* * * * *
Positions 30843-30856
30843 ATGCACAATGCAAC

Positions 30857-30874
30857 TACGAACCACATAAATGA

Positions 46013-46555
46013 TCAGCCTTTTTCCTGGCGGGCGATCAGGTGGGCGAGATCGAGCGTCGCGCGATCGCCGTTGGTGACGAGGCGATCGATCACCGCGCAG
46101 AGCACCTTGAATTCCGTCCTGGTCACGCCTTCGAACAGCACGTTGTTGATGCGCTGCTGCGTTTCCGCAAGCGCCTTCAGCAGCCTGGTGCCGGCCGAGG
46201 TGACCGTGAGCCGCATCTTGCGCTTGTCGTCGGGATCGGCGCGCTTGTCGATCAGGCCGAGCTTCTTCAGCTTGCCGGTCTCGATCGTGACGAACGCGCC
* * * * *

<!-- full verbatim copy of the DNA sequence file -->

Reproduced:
Positions 30843-30856
30843 ATGCACAATGCAAC

Positions 30857-30874
30857 TACGAACCACATAAATGA

Positions 46013-46555
46013 TCAGCCTTTTTCCTGGCGGGCGATCAGGTGGGCGAGATCGAGCGTCGCGCGATCGCCGTTGGTGACGAGGCGATCGATCACCGCGCAG
46101 AGCACCTTGAATTCCGTCCTGGTCACGCCTTCGAACAGCACGTTGTTGATGCGCTGCTGCGTTTCCGCAAGCGCCTTCAGCAGCCTGGTGCCGGCCGAGG
46201 TGACCGTGAGCCGCATCTTGCGCTTGTCGTCGGGATCGGCGCGCTTGTCGATCAGGCCGAGCTTCTTCAGCTTGCCGGTCTCGATCGTGACGAACGCGCC